### Table 3 Dual prices for ScarfC213s problem

in Interfaces with Other Disciplines Efficient market-clearing prices in markets with nonconvexities

2003

"... In PAGE 9: ... In the examples, the commodity price (yC3) is either the variable cost of unit 1 (the highest unit marginal operating cost), the average cost of unit 1 at full output, or the average cost of unit 2 at full output (Table 3). The prices may not be unique, depending on the level of demand, as indicated in Table3 . This results from degeneracy in the primal LP, stemming from the coincidence that demand exactly equals the sum of the capacities of the units in the solution.... In PAGE 9: ... Each also has an economic interpretation. There are three sets of prices corresponding to the dual variables in Table3 . An example using dual price set I would be: 1.... In PAGE 14: ... In these markets, the market operator explicitly asks generators to bid costs associated with nonconvexities (start-up and minimum load). In these markets, that their marginal costs are less than the commodity price and all are operating at capacity (see Table3 ). In the linear program, the resulting scarcity rents appear as positive dual variables on binding upper bounds of activities.... ..."

### Table 2: Performance of 3 popular heuristics (in italics) and their duals on 50 Comp problems (described in the text) under a 100,000-step limit. Observe how much better the duals perform on problems from this class.

"... In PAGE 2: ... For example, max- degree tends to select variables from the central component, while the decidedly untraditional min-degree tends to prefer variables from the satellite and thereby detects inconsistencies much earlier. Table2 shows how three traditional heuristics and their duals fare on Comp. Surprisingly, the simplest duals do by far the best.... ..."

### Table 1 Parallel Solution Statistics Problem % Density Dual Dim 32 Block Iters % E ciency

1994

"... In PAGE 25: ... This is not guaranteed to work, but has proven very e ective in our computations. In Table1 we report the results on the subset of the NETLIB problems that had very good values. We give problem density, the 32 block value calcu- lated by our algorithm, the number of steps that the bundle-level method took to solve the problem on 32 processors and the parallel speedup e ciency.... ..."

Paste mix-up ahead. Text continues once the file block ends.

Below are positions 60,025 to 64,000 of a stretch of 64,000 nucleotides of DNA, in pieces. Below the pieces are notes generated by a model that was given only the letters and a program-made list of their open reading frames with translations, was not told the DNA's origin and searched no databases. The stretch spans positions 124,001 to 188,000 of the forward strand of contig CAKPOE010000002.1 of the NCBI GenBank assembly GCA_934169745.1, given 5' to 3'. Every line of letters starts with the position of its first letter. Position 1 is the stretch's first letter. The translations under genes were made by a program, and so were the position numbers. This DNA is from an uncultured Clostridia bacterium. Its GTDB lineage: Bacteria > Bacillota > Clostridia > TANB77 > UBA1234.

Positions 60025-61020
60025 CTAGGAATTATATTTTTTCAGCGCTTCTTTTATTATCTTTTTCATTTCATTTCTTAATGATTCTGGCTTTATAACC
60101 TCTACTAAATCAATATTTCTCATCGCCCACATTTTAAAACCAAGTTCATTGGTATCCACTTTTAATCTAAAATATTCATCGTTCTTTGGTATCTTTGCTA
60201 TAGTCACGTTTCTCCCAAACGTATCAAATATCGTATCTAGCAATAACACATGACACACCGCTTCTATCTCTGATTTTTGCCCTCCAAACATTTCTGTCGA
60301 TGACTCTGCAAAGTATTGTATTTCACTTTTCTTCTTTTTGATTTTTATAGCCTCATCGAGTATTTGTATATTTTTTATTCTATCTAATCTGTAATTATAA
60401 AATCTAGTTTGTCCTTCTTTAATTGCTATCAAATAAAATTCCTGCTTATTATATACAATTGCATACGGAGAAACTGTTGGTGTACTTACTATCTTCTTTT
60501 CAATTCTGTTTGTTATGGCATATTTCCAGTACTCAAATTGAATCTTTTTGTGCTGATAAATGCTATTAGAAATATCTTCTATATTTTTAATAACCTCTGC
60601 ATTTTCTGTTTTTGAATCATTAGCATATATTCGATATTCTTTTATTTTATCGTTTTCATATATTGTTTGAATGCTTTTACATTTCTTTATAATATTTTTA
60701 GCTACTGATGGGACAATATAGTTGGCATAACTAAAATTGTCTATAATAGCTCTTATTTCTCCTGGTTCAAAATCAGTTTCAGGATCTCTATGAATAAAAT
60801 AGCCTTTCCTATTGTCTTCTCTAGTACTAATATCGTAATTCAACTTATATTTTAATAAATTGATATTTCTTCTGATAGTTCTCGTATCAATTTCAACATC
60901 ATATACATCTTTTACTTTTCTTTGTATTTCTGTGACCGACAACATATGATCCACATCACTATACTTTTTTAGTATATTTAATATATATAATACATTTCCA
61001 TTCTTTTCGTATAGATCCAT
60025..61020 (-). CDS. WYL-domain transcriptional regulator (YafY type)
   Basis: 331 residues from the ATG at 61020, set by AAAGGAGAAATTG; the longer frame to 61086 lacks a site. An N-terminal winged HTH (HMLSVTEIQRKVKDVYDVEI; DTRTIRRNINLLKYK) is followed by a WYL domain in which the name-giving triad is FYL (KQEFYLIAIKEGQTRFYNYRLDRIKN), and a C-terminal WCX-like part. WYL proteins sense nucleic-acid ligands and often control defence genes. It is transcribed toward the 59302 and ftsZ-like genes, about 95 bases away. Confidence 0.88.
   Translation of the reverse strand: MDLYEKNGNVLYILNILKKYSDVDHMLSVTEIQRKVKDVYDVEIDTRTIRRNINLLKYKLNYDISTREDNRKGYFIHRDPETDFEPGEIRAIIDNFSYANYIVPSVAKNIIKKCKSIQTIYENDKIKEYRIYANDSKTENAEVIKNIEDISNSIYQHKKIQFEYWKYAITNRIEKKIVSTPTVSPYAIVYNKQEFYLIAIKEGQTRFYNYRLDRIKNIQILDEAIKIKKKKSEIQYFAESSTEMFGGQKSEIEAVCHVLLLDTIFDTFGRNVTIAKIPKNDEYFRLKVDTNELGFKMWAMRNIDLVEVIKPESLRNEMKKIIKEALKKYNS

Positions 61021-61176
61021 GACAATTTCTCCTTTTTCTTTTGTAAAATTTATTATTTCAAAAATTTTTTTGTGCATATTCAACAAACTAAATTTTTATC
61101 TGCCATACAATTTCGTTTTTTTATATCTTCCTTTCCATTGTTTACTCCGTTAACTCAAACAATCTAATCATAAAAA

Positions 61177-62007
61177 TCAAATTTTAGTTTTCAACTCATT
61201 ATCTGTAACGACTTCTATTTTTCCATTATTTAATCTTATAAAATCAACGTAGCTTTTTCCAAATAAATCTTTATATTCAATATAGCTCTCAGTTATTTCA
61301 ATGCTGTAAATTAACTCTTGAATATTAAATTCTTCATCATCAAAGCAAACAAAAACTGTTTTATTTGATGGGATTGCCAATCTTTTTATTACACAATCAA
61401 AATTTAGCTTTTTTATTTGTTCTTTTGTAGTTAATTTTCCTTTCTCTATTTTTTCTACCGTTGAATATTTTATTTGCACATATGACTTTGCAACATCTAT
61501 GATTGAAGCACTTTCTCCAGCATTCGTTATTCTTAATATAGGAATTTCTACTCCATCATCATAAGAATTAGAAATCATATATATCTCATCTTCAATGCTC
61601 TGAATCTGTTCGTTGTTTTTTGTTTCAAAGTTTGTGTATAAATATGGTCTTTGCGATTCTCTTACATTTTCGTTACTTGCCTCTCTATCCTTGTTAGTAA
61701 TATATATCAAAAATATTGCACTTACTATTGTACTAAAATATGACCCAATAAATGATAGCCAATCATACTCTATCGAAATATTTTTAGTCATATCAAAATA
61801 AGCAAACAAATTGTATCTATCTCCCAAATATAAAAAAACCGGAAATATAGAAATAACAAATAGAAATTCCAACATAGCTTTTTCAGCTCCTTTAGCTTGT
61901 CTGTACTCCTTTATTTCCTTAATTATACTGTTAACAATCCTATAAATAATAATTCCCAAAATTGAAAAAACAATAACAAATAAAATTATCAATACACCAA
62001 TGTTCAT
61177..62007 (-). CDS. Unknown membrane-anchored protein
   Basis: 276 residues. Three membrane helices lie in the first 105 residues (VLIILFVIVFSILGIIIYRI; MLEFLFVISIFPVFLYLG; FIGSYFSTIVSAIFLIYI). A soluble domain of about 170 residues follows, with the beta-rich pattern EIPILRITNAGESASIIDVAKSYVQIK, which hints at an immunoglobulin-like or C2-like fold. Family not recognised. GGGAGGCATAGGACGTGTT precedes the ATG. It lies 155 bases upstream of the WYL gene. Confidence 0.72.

Cited by 14

### Table 2. Average number of nodes explored by 3 traditionally good heuristics (in italics) and their duals on 50 composed problems (described in the text) under a 100,000-step limit. Ob- serve how much better the duals can perform on problems from this class.

"... In PAGE 4: ... In contrast, the decidedly untraditional min degree heuristic tends to prefer variables from the small satellite and thereby detects inconsistencies much earlier. Table2 shows how traditional heuristics and their duals fare on one class of composed problems. Surprisingly, the duals can do better.... In PAGE 9: ... (Note that duals may perform similarly. For example, in Table2 , both min weighted degree and max weighted degrees are class- appropriate for Comp.) On challenging problems, class-inappropriate heuristics occa- sionally acquire high weights on an initial problem, and then control subsequent deci- sions, so that either the problems go unsolved or the class-inappropriate heuristics receive additional rewards.... ..."

### Table 7.1: Test problems and their best known dual and primal values

### Table 3. Total time, CPU time, and statistical measures for individual non- random (dual) problem instances. The size of the output, m,isknownapriori. Each row corresponds to individual runs. Total Time is the number of calls of procedure add next hyperedge for the generation of all transversals.

1999

"... In PAGE 9: ... This also serves as a test of the correctness of the algorithm as already explained. The results are summarized in Table3 . Notice that the problem size is now de ned by the number of nodes, n, and the number of transversals, while the number of edges, m, is now the size of the output.... ..."

Cited by 15

### Table 3. Total time, CPU time, and statistical measures for individual non-random (dual) problem instances. The size of the output, m, is known a priori. Each row corresponds to individual runs. Total Time is the number of calls of procedure add next hyperedge for the generation of all transversals.

"... In PAGE 12: ... This also serves as a test of the correctness of the algorithm as already explained. The results are summarized in Table3 . Notice that the size of the input is now de ned by the number of nodes, n, and the number of transversals, while the number of edges, m, is now the size of the output.... ..."

### Table 1: Primal-dual smooth multiplier method applied to MCPLIB problems (part 1).

1996

Cited by 2

### Table 2: Primal-dual smooth multiplier method applied to MCPLIB problems (part 2).

1996

Cited by 2

### Table 1: Primal-dual smooth multiplier method applied to MCPLIB problems (part 1).

1996

Cited by 2